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Hygienic Reasons You Should Avoid Putting Loo Roll on The Seat in Public Restrooms

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Using a public restrooms is rarely an enjoyable experience, as they tend to be left in disgusting conditions.

Most of us try to avoid the smelly, dirty spots at all costs, but when you’ve got to go you’ve got to go.



To make it a little more bearable, the hygiene-conscious try to avoid germs by putting a layer of flimsy loo roll on the seat as a protective shield.

But it turns out that’s actually a really bad idea and exposes you to even more bacteria – this is why.

Toilet seats are actually designed to repel nasty germs as their shape and smooth surface make it tricky for bacteria to latch on.

“In fact, the top of a toilet seat is much cleaner than most people’s kitchen sinks,” Philip Tierno, clinical professor in the departments of microbiology and pathology at NYU Langone Medical Center said to Self.

He said that the type of bacteria found on toilet seats normally dies off relatively quickly.

On the other hand, toilet paper has a rough texture and is designed to be absorbent, making it the ideal material for bacteria to latch on to.

Studies show that with every flush, fecal bacteria can be disseminated into the air.

Since that sends fecal matter everywhere, it could easily land on the roll of toilet paper itself, especially as it’s normally located right next to the lavatory.

At home you can avoid this by flushing with the lid down, but public toilets don’t always have seats.

So when you layer up the toilet seat with layers of bog roll, you’re actually exposing yourself to more germs – gross.

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The best option to avoid coming into contact with nasty bacteria is to squat above the loo, ensure you wash your hands.

“No matter how contaminated your hands are, as long as you wash them properly—for 20 seconds, with soap, and getting under the nail bed—you’re fine,” Tierno said.

He also advises using a paper towel to open the door if you can.

“The towel dispenser, door knob, all of that is contaminated grossly,” Tierno added.

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Health & Lifestyle

Cote d’Ivoire: Destroying the Killer Rice

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Authorities in Cote d’Ivoire have destroyed 18,000 tonnes of rice declared to be unfit for human consumption.

This follows tests carried out by the country’s consumer association which had demanded the government to do so after the cargo from Myanmar had been refused entry in Togo, Guinea and Ghana over quality issues.

The national and international quality control tests revealed the unfit nature of the rice.

It should be noted that most African countries depend on imports because local farmers are unable to meet the ever rising demands.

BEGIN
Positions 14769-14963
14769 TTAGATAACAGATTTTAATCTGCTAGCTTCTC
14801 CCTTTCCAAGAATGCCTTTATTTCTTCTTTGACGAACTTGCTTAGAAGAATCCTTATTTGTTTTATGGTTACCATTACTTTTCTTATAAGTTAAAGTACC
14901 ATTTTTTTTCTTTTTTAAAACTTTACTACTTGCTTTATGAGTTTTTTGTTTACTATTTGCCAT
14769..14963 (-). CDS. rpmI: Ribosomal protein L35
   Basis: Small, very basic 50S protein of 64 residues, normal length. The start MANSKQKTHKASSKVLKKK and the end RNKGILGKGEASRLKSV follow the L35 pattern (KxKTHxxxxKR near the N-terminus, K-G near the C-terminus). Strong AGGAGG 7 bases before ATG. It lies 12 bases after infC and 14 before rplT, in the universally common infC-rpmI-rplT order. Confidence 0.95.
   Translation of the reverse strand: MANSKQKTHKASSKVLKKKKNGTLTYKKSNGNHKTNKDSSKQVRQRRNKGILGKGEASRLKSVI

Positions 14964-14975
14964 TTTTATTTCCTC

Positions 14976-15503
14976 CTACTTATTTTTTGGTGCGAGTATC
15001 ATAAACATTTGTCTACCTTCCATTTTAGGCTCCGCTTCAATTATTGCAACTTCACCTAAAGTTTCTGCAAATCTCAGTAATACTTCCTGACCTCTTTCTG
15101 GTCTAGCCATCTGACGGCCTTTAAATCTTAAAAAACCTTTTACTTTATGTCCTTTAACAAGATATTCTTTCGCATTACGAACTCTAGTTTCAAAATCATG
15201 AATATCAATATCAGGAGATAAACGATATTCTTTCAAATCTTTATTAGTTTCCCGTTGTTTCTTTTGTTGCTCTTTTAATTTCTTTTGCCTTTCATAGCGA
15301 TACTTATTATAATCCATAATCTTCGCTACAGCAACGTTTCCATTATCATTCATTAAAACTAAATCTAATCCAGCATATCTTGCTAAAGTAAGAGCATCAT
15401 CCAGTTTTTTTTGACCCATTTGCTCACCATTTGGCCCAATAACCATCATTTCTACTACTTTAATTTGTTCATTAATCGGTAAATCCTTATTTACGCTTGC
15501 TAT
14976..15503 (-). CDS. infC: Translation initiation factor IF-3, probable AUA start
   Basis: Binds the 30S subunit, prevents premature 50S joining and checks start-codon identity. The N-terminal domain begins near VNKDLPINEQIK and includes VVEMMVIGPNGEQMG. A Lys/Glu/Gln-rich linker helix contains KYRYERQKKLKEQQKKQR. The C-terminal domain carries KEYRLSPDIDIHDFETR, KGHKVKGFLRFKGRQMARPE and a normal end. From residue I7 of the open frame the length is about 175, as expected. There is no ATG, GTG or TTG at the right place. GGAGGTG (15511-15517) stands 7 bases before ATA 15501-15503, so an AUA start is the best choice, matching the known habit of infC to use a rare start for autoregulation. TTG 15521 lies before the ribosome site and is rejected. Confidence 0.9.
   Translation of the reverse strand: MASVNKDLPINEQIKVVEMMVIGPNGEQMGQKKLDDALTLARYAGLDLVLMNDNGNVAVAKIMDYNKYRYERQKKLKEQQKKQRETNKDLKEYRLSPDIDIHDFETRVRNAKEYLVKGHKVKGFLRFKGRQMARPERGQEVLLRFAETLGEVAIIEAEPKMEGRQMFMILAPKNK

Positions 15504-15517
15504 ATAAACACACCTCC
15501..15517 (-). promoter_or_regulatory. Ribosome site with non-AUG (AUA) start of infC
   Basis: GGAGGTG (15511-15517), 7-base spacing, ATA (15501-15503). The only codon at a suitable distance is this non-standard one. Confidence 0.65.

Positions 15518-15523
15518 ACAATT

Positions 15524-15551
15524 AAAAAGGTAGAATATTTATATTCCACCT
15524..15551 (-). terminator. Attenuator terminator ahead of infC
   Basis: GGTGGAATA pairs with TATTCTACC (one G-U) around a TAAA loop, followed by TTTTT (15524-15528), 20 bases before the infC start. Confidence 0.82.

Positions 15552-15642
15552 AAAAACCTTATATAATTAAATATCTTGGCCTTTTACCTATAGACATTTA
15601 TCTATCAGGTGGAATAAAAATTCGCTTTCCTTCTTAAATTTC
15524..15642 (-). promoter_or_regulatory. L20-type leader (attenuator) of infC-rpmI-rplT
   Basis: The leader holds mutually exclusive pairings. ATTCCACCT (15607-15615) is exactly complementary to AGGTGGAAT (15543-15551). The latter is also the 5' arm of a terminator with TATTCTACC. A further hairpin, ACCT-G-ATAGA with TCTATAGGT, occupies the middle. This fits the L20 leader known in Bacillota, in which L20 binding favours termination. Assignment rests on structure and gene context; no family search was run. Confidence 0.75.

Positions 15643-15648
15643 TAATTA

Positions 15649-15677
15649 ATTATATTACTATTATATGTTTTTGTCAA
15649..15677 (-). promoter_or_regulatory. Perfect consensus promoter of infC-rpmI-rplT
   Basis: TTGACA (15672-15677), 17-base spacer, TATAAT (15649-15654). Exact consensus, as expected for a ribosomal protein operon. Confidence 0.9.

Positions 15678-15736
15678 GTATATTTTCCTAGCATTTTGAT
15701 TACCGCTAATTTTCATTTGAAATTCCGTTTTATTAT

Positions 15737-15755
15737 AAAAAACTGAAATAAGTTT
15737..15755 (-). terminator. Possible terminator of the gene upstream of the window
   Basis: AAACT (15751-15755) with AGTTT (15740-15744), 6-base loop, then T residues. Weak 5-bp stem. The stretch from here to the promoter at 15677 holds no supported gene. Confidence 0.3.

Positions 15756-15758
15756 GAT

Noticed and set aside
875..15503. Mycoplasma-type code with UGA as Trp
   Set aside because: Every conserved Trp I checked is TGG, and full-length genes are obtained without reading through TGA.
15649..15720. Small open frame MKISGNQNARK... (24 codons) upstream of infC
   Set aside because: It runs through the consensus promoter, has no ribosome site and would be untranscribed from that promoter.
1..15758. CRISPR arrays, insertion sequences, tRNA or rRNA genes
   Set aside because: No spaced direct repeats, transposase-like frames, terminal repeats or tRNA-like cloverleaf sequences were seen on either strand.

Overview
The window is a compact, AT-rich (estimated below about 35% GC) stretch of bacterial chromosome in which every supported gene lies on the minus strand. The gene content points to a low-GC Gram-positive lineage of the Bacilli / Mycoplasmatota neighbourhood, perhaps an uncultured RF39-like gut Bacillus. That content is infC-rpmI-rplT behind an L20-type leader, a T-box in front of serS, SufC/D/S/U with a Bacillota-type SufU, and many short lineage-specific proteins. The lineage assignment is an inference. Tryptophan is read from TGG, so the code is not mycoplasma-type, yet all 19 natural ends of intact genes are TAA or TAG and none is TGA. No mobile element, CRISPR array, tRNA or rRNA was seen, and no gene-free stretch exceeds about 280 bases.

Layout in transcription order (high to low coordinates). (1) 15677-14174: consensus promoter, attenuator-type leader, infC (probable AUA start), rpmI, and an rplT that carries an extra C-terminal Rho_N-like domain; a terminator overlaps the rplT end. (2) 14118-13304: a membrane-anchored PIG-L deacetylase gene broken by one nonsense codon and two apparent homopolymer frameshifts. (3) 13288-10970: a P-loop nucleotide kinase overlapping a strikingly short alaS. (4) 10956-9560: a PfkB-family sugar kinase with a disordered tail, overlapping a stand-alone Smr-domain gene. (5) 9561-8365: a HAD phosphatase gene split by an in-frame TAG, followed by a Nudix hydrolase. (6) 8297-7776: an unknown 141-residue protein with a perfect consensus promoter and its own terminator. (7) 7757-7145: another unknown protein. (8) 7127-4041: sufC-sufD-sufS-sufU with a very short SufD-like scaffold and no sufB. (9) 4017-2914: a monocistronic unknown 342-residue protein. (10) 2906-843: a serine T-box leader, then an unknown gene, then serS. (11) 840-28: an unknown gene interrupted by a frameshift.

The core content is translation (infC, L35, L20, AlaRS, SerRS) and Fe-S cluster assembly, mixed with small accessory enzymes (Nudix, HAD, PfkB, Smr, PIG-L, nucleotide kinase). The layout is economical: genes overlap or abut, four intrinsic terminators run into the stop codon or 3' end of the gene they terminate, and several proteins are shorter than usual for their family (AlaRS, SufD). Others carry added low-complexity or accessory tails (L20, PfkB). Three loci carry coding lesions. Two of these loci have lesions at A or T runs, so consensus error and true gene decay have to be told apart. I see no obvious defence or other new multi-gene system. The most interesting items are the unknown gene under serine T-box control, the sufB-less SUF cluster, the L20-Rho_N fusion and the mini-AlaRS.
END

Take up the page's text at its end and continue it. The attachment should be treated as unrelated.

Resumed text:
Source: Africanews

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Mali: Donkeys deliver vaccines as diseases spike with violence

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Reuters DAKAR –

With spiraling ethnic violence exposing more children in Mali to fatal diseases, health workers are using donkeys and boats to deliver life-saving vaccines, charities said on Wednesday.

In the central Mopti region – where 157 people died in one attack last month – suspected measles cases rose five-fold in one year to 98 in 2018, U.N. children’s agency UNICEF said, due to a four-fold jump in unvaccinated children to 70,000.

Motorcycles, which health workers used to reach remote villages, have been banned to reduce militant activity, forcing them to use traditional means like horses, it said.

“The problem of vaccination is directly linked to the current conflict,” said Patrick Irenge, medical coordinator for the charity Medecins Sans Frontieres (MSF), which is using cars and boats as mobile clinics to reach cut off communities.

“If there is a lull in the violence, a small window that opens, we organize a vaccination campaign.”

Last month’s massacre was the deadliest to date in a conflict between Dogon hunters and Fulani herders which has displaced tens of thousands of civilians in the West African country since it escalated last year.

Pneumonia is one of the top killers of children in Mali and it can be prevented with vaccines – as can measles – but it is too dangerous for many parents to venture out with children.

“Transport is difficult because we don’t have the means to rent a vehicle or a horse cart,” said Aissata Barry, a 34-year-old mother in the village of Kankelena, about 4 km (2.5 miles) from the nearest health center in the town of Sofara.

“There are rapists on the road. That’s what we’re afraid of,” she told the Thomson Reuters Foundation by phone, adding that one of her neighbors was raped two weeks ago.

Mamadou Kasse, a local health worker who vaccinated Barry’s children, said the number of children he can reach each day has fallen since he swapped his motorbike for an eight-hour ride in a donkey cart with a cooler full of vaccines.

Reporting by Nellie Peyton; Editing by Katy Migiro. Please credit the Thomson Reuters Foundation, the charitable arm of Thomson Reuters, that covers humanitarian news, women’s and LGBT+ rights, human trafficking, property rights, and climate change. Visit news.trust.org

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